In 2009, prostate cancer affected an estimated 192,280 men with a median age at diagnosis of 68 years [1
]. It represents 71% of all pelvic tumors in men. According to a review of the SEER database, 37% of prostate cancer patients are treated with RT within 6 months of diagnosis [2
], with 26% receiving EBRT and 15% BT. The treatments are delivered alone or in combination. Historically, the dose delivered to the prostate by conventional EBRT was 60–68 Gy with the dose-limiting factor being toxicity to adjacent organs, namely the bladder and the rectum. Through increased target specificity, 3D-CRT and IMRT may now allow safe delivery of radiation doses to the prostate in the range of 78–84 Gy [9
]. Permanent seed implants (LDR-BT) typically deliver 125–145 Gy to the prostate.
The benefits of RT for prostate cancer are well documented in literature. Thompson et al. showed that men randomized to receive adjuvant EBRT for locally advanced prostate cancer after prostatectomy experienced improved metastasis-free survival as well as overall survival [12
]. Cohort series suggest 10-year cancer control outcomes for low- and intermediate-risk prostate cancer are similar regardless of whether men are treated with surgery, EBRT or BT [13
]. For this reason, the AEs of therapy are an important consideration in selecting primary therapy for prostate cancer.
Urinary AEs following EBRT for prostate cancer are varied. In general, the incidence of persistent grade 1 symptoms (>90 days after RT) is reported to be 20–43% with a follow-up of up to 10 years [16
]. The incidence of late grade 2 AEs is reported to be 7–19% [16
]. However, these symptoms continue to accrue with time: the actuarial risk of genitourinary AEs of grade 2 or greater was 15% following 3D-CRT at 3 years and 19% by 5 years [18
]. Of those who develop mild to moderate AEs, many appear to resolve, either spontaneously or with treatment. In a study by Zelefsky et al. 64% of patients with late grade 2 urinary toxicity following 3D-CRT had subsequent resolution or significant improvement of their symptoms within 42 months [17
Grade 3 urinary AEs occur in 5–13% after EBRT [19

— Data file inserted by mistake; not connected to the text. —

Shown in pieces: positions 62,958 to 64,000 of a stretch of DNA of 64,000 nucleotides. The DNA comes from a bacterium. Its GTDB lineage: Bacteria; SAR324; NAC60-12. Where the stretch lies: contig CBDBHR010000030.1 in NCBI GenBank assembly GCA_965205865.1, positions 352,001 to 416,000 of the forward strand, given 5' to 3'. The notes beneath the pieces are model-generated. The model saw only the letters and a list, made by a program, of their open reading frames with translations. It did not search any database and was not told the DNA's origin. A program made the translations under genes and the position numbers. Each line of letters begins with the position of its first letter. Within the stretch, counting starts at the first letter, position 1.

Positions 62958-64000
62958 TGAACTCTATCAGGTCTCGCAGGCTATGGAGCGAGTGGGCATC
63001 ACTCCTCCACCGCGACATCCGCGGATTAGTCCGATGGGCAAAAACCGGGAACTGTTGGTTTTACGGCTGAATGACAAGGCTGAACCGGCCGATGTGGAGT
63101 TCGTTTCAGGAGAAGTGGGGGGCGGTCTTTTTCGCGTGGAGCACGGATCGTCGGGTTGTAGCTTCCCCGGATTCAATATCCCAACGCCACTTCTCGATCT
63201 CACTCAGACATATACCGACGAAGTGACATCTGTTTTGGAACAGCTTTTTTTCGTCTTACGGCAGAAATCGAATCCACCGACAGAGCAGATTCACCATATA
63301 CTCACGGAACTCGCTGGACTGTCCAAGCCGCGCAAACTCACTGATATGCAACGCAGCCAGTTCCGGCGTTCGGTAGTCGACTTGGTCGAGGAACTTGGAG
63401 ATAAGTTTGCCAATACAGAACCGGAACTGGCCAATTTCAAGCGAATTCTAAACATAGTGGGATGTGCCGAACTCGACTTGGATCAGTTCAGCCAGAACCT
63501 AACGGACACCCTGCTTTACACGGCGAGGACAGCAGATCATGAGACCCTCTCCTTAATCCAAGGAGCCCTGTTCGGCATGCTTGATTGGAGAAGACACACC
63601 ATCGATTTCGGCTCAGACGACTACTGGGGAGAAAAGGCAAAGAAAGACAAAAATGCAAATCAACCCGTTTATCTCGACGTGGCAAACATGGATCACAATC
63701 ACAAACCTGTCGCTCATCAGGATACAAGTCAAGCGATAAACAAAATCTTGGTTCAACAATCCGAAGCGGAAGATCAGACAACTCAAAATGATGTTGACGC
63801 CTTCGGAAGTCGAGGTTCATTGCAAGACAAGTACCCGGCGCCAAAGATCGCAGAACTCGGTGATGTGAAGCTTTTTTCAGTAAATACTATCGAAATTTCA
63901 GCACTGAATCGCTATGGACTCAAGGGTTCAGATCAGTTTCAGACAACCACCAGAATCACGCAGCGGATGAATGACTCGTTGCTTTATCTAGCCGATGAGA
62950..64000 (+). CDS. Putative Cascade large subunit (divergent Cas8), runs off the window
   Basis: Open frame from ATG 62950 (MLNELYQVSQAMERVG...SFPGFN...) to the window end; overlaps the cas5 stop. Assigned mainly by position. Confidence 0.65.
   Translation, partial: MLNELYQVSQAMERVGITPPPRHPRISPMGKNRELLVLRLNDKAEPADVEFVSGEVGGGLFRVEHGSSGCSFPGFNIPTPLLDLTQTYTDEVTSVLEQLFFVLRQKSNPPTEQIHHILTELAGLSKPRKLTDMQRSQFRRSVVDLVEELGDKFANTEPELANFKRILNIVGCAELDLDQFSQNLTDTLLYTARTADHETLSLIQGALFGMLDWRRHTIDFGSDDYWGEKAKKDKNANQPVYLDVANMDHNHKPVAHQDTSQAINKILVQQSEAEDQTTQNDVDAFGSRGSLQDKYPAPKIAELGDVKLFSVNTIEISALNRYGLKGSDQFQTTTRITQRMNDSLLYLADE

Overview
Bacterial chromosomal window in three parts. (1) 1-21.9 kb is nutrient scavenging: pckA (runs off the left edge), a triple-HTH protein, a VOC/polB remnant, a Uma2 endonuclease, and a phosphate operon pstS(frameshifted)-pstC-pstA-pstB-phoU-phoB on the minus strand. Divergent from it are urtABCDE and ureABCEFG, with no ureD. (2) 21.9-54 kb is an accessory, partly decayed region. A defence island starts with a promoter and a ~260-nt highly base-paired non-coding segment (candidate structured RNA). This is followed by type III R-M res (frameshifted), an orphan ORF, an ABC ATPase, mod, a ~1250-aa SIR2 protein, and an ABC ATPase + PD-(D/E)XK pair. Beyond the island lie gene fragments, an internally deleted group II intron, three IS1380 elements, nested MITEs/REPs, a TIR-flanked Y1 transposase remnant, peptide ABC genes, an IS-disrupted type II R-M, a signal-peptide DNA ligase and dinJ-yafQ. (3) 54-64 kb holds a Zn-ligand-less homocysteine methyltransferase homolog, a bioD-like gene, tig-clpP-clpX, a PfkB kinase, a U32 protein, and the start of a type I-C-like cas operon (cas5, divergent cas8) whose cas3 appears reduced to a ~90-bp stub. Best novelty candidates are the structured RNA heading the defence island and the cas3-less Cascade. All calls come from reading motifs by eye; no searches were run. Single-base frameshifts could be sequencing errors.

]. Like grade 2 AEs, grade 3 AEs continue to accrue with long follow-up. Indeed, in one EBRT trial, grade 3 urinary AEs occurred in 5–7% at 31 months and 12–13% at 51 months [19
]. Hemorrhagic cystitis is the most common grade 3 complication of prostate RT. Grade 3 and 4 hematuria was reported in 8.7% of patients with onset up to 10 years following RT [22
]. Advances in EBRT technology are intended to increase the specificity of radiation and minimize adjacent organ damage. However, radiation oncologists have used this as an opportunity to increase the delivered dose, resulting in better tumoricidal activity but also increased damage to the target organ. Although dose escalation with IMRT lowered rectal toxicity, it actually increased the urinary toxicity [11
]. The urethra may not be spared any better with IMRT than with conventional EBRT.
Late grade 2 AEs following BT affect 19–41% of the patients and most commonly include hematuria and obstructive or irritative urinary symptoms [23
]. Urethral strictures (grade 3) following BT occur in 1–12% of men; risk is increased by combination therapy with EBRT and is related to the dose delivered to the apex of the prostate [25
]. With short follow-up, grade 4 urinary AEs (life-threatening hematuria or necrotic/contracted bladder) appear to be rare (<1%) after BT or EBRT [11
]; however, with extended follow-up, the rate increases to 2% after EBRT or 3.3% after BT+EBRT [19
]. A SEER-Medicare examination showed that within 2 years of BT, 10% had a procedure performed for a urinary AE [25
]. Risk factors included older age, non-white race, low income, co-morbidities, combination therapy with EBRT or hormonal therapy and history of prior transurethral resection of the prostate.